Panel to review Memorial Stadium plans

Options include housing for seniors, research park, retail center

April 14, 1999|By Jamie Stiehm | Jamie Stiehm,SUN STAFF

The Memorial Stadium land game is now in the fourth quarter, and at stake is how North Baltimore's prized piece of real estate will look in the next century -- with or without the storied ballpark's architecture.

An 11-member review panel convenes tonight in a closed-door meeting at city planning offices to compare three dramatically different development proposals: a retirement community, a research and technology park and upper-income housing/retail use.

The goal, city Planning Director Charles C. Graves III said, is to "figure out a recommendation" to forward to Housing and Community Development Director Daniel P. Henson III, who will have the final say on the matter. Henson is expected to make up his mind next month.

"Now it's time for us to analyze the numbers and have an in-house discussion," Graves said. "Hopefully, we'll come to some resolution."

The proposal to demolish the stadium and construct a senior housing village with health care and a YMCA for youth and senior programs was the biggest crowd-pleaser at the review panel's last meeting about a month ago, and is likely to be part of the final result, several sources said, since there is a need for a youth recreation facility in the area.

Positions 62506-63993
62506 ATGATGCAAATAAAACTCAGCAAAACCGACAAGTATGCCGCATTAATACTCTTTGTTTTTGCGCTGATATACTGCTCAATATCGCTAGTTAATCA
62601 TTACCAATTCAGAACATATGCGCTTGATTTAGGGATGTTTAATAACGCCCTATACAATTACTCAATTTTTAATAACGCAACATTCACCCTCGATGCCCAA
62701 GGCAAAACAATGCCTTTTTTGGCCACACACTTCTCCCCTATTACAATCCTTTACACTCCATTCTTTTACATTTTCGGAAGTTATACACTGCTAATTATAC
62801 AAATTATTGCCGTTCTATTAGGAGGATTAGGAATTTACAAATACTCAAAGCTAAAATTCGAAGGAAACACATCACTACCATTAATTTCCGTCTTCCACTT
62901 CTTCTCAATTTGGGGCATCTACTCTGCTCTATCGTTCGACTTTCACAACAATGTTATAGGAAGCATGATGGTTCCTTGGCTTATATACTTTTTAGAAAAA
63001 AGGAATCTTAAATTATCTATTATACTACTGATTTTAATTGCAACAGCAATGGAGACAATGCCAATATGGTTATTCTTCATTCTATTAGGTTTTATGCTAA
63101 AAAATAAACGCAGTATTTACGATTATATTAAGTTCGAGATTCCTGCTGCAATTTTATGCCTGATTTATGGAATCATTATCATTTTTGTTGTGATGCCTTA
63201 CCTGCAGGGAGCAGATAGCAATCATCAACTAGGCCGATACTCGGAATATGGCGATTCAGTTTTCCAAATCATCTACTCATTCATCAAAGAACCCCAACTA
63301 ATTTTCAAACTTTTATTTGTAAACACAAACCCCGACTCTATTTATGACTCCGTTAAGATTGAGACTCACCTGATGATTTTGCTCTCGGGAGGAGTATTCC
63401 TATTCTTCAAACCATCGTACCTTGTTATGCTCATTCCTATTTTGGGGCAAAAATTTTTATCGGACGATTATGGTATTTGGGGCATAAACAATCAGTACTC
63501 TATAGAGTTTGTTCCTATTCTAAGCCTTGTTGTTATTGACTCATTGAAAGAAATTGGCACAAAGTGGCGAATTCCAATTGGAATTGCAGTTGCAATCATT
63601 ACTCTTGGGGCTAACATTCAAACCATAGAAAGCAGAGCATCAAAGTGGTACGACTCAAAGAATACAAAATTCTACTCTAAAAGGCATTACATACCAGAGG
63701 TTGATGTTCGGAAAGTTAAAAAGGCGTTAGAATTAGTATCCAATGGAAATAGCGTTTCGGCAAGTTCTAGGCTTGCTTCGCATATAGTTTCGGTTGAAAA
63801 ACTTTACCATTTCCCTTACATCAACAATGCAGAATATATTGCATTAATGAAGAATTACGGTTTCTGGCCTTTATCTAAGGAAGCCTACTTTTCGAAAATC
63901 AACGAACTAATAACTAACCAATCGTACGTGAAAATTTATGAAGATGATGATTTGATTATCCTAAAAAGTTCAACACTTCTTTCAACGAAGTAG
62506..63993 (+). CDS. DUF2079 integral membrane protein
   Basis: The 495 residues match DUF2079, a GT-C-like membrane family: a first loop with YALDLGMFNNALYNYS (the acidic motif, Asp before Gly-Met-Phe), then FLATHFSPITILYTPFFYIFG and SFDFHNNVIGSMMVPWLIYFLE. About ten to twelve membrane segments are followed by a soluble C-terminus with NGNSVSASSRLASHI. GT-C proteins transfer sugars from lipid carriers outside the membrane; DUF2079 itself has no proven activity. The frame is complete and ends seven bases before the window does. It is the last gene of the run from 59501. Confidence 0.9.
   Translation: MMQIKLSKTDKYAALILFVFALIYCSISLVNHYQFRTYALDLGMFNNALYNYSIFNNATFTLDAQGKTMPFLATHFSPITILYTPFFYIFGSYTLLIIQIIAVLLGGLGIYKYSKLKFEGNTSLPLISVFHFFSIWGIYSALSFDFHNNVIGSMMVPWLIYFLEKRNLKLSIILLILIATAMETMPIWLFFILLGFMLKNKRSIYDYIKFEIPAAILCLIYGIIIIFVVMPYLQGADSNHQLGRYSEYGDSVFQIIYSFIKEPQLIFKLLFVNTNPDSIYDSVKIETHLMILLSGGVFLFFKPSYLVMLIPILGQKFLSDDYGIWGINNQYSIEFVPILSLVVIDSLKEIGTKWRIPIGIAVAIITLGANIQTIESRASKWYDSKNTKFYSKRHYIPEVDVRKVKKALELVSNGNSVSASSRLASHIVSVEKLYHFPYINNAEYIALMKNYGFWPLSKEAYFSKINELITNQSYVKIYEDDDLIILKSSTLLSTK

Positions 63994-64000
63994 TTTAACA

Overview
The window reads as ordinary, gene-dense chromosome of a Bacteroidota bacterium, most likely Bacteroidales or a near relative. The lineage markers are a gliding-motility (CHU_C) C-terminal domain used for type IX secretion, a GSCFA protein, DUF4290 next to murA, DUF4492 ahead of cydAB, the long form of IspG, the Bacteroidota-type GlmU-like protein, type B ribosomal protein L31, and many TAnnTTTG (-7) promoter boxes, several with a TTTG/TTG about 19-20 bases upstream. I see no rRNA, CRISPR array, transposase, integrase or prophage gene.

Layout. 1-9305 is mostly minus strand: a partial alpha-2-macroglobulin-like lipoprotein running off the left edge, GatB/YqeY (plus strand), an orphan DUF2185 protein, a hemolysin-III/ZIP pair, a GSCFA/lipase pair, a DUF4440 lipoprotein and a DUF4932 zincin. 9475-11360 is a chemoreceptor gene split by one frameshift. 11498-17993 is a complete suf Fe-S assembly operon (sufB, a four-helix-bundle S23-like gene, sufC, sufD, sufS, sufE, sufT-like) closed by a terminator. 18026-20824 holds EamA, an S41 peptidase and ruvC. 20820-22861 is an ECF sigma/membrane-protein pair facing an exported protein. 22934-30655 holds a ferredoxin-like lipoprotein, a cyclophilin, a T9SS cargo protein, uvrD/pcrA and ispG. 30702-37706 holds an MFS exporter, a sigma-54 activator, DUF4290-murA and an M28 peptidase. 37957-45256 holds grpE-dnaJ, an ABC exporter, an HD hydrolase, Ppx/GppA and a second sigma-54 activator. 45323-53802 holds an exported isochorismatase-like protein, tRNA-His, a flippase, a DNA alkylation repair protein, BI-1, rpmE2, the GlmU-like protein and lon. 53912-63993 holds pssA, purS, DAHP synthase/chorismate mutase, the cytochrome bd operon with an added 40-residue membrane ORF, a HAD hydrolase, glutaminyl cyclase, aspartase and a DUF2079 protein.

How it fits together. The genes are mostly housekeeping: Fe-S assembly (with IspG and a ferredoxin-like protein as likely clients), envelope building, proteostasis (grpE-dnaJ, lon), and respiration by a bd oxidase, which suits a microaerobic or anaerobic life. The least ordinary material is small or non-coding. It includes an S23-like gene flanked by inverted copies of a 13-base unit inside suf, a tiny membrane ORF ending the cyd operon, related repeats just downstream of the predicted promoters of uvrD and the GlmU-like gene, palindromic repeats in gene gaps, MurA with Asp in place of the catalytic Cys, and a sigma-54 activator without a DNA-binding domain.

Economic data on the proposals -- including potential tax revenues and funding sources -- will be presented by Baltimore Development Corp. President M. J. "Jay" Brodie.

In addition to Graves and Brodie, five North Baltimore neighborhood representatives and four city or state officials will have a voice and vote at tonight's meeting.

In separate votes taken in recent weeks, the neighborhood groups surrounding the 30-acre site strongly supported the Govans Ecumenical Development Council proposal to demolish the stadium and construct the senior housing village and YMCA. The other two proposals would preserve the stadium's shell.

The research and technology park is considered a strong contender, but at the March meeting, developer Willard Hackerman declined to be specific about the kind of tenants he would seek.

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